A Michigan community is helping spread the light to children whose hospital treatments are keeping them from being home for the holidays.
Each night in December, people gather outside Beaumont Children’s Hospital right before the kids go to bed. Starting at 8 p.m., each juvenile patient shines a flashlight from their hospital room window, and the community – up to 1,000 people some nights – respond with flashlights, glow-sticks and police lights. One night Santa climbed the ladder of a firetruck to wave to the kids peering out the windows.
"We work in the hospital every day and so we know first-hand kind of how it can feel being stuck in there. It can be lonely, you can feel secluded, you can feel forgotten," Amanda Lefkof, a child life specialist, told FOX 2 Detroit about the event designed to help the kids through a difficult time.
“Moonbeams for Sweet Dreams” only lasts for a few minutes, but the joy it brings the children is the extra boost they need, knowing they’ve got a whole community supporting them as they spend time recuperating in their hospital rooms.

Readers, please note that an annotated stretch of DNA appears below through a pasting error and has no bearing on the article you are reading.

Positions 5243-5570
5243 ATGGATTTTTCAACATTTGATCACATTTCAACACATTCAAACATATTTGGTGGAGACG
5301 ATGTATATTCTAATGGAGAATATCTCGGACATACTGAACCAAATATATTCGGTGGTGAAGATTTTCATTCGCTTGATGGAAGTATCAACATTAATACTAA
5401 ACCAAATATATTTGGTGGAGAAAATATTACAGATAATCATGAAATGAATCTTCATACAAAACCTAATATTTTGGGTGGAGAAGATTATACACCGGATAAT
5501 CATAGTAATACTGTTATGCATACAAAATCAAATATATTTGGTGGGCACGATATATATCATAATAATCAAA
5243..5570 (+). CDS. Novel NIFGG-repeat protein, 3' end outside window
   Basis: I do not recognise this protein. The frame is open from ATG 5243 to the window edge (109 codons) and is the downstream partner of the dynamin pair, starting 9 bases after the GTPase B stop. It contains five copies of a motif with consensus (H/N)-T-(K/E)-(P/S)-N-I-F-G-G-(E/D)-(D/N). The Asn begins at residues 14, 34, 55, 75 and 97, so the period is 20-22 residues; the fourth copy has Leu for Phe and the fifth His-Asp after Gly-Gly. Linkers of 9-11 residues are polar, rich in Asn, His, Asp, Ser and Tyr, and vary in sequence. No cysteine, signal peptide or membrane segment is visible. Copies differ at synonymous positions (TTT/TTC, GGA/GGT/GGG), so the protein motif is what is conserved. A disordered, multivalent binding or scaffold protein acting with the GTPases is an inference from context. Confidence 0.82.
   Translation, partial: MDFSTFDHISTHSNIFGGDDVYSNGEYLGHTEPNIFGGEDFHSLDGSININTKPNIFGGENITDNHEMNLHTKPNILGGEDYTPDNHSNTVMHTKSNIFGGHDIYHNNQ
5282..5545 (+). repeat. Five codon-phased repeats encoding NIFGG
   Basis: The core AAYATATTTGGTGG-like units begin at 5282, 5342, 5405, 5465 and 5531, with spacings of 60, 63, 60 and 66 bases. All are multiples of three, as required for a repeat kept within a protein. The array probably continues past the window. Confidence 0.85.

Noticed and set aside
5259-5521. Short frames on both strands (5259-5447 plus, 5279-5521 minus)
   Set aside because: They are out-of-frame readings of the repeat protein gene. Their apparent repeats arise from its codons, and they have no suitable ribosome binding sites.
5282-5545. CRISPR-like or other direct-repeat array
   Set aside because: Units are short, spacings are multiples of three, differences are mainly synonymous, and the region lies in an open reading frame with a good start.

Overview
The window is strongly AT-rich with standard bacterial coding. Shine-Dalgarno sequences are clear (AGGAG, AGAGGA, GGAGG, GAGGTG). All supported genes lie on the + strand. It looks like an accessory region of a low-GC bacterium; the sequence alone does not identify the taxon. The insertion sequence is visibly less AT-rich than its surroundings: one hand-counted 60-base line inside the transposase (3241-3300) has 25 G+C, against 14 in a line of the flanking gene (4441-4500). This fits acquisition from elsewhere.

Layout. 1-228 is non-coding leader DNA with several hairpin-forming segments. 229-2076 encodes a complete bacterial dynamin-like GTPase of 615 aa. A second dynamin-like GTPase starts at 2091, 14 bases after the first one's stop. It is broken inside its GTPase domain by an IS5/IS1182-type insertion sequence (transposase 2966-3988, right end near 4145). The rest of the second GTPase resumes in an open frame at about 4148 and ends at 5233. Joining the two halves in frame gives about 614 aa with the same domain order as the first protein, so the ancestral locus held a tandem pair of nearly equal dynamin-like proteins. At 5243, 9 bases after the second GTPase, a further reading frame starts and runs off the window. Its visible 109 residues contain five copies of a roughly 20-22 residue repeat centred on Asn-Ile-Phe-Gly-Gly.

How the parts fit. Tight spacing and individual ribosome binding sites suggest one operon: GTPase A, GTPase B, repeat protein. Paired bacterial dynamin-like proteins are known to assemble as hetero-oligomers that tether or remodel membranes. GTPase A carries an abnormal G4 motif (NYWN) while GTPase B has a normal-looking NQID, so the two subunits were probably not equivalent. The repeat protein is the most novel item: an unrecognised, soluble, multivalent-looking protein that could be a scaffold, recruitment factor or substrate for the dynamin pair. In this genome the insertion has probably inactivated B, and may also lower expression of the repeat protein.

“Many children are unable to leave their rooms and can feel isolated in the hospital as the rest of the world continues without them,” Beaumont Children’s Child Life Supervisor Kathleen Grobbel said. “With the help of the community, we can make sure they go to bed with smiles on their faces.”
One of the little girls who benefited last year from "Moonbeams" plans to attend one of the events and shine her flashlight from the outside this time – something many who work at the hospital have seen firsthand.
"I've been in both places,” Lefkof added. “I've been outside shining the lights up and I've been up in the rooms with those kids shining back down and they get so excited and they think it's the coolest thing ever to see how many people are down here showing up for them."
The initiative was started last year by the Beaumont Children’s Pediatric Family Advisory Council at Beaumont Hospital, Royal Oak.